Freemasonry does not release us as men from the responsibility of assuming the difficult task of discovering the correct path that leads us from chaos to confusion. Suffice it to say that there is no silver bullet or magic potion to ease the way. Adjusting mutual rights and mutual wrongs is as difficult for us as it is for nations around the world who disagree on almost nothing. Freemasonry teaches us that the difference lies in how we feel about human beings with whom we have different opinions, and that is a feeling about others that must be learned, because we are naturally very selfish and enjoy indulging our own interests. . How natural is it for a whole body of men to work industrially all their lives and then give of that wealth so that crippled children can be cured at no cost to them? Isn’t it more natural to spend what you have earned on yourself and also punish the poor for being poor? Freemasonry teaches us that fraternity is not about self-interest. Rather, it is about someone other than yourself, a lesson that may take a lifetime to learn, if ever really learned.
If the truth were told, humans find it extremely difficult to place their faith in other humans. When a doctor recommends a specific medical course of action, we usually want a second opinion. Before hiring a person to handle our money, we look for guarantees that they are ethical, honest and, above all, connected! Freemasonry does not ask us to leave our common sense at home; asking for a second opinion and looking for guarantees of honesty are prudent behaviors. That we are compelled to make prudent courses of conduct proves precisely the truth about the difficulties we have with our faith in others. Freemasonry offers you the tools to enhance that faith through understanding and working on behalf of the fraternity.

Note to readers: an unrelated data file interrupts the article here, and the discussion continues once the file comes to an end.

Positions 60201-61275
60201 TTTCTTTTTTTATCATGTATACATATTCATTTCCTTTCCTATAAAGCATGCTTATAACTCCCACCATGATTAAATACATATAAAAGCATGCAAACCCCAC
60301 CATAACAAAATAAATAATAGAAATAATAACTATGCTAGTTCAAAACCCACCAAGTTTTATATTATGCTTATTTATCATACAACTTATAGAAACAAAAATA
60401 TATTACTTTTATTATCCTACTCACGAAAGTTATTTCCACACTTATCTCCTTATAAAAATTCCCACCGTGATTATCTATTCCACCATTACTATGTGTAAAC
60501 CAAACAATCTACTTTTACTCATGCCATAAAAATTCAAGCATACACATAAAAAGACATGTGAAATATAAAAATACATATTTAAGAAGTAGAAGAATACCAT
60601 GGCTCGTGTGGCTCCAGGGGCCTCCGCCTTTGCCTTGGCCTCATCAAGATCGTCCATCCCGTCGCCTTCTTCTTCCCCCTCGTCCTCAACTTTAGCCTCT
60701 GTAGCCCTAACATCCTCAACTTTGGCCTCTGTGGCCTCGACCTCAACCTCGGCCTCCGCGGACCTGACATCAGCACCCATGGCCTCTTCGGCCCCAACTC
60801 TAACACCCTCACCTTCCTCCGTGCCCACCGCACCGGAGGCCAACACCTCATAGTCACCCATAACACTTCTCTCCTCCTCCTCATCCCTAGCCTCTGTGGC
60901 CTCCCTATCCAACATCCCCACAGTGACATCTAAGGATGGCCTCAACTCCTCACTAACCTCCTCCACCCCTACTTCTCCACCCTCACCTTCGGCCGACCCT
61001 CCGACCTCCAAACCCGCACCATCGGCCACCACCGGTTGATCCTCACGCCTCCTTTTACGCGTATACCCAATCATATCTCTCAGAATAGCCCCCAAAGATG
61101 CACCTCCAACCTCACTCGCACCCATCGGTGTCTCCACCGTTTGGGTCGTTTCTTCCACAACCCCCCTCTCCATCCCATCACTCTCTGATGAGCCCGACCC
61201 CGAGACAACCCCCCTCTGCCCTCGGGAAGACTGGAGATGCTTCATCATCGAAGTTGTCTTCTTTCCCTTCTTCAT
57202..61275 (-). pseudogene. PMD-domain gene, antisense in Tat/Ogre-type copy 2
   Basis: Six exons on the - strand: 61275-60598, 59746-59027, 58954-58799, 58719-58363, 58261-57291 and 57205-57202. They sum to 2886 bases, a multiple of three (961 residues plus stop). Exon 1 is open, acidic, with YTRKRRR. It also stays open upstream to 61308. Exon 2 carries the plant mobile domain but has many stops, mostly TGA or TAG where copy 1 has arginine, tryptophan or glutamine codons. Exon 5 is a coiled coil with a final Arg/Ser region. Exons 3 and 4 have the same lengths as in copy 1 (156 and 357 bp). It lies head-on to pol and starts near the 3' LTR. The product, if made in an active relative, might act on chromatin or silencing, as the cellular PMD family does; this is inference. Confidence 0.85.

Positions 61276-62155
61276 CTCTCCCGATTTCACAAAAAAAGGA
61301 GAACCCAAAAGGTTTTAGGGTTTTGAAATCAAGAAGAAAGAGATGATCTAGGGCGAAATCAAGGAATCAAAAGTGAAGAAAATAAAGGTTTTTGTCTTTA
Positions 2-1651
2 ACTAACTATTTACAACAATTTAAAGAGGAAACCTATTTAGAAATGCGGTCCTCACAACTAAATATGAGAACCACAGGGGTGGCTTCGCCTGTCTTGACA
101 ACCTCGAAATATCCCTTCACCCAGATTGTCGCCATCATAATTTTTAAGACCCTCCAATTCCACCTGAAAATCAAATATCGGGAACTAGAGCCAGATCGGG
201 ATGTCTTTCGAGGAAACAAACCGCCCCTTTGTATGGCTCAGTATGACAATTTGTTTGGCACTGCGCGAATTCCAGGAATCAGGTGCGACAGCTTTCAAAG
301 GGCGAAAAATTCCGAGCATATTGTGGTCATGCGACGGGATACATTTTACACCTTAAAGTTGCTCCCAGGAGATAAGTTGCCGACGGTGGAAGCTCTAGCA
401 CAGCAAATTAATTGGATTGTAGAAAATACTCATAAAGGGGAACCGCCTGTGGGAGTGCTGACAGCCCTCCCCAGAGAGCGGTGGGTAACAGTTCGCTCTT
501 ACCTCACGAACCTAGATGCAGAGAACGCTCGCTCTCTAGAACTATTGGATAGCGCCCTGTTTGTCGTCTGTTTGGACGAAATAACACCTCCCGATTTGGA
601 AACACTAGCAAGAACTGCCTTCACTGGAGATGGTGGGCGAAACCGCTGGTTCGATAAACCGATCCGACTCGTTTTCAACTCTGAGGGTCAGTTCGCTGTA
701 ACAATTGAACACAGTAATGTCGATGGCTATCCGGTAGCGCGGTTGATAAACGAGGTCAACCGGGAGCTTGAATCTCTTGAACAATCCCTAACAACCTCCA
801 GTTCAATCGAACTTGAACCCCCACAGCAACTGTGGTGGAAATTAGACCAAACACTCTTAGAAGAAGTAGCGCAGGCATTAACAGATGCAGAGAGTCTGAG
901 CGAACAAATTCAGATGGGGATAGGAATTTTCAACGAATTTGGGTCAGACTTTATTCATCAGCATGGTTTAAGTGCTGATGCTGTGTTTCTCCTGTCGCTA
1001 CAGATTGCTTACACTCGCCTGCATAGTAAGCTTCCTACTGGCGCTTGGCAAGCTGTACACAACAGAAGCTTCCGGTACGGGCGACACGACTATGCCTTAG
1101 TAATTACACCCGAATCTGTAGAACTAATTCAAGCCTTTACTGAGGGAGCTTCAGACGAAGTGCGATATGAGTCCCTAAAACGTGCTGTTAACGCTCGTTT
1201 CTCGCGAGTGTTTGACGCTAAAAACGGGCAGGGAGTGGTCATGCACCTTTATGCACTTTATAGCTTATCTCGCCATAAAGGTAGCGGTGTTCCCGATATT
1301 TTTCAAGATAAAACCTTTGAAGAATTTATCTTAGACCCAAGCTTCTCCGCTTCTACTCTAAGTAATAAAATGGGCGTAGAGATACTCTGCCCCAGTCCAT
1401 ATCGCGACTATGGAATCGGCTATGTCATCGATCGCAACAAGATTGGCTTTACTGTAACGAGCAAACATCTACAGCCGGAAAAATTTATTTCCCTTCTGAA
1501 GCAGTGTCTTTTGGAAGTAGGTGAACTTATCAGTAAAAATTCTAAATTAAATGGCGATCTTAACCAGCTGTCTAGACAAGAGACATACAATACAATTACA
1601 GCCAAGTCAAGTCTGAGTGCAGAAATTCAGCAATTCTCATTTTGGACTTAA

Not all the works of the fraternity are benign and harmonious. Threats to freedom exist and are very real even in today’s society. Wherever light exists in the world, darkness lurks in the corner waiting for its chance to absorb the light. Demagoguery and despotism, two evils that Freemasonry has fought for centuries, still demand the attention of the Craft. Where they exist, the Masonic pen is expected to bring them to light; to accuse them; to prosecute them; and, eliminate them as best as possible.
By nature, man is cruel. But brotherhood replaces cruelty with justice, compassion and love. By nature, man enjoys seeing others suffer. The fraternity builds hospitals, nursing homes, and clinics for children who need to learn to speak. History reveals that man kills man for pleasure and political gain. Fraternity embraces all men, not only those who think or look like us, all men. The fraternity builds Masons by providing the network within which the gospel of identity can be preached and put into action. Masons build brotherhood by forging a brotherhood of men under the fatherhood of God, following in the footsteps of Abraham so that all nations may be truly blessed.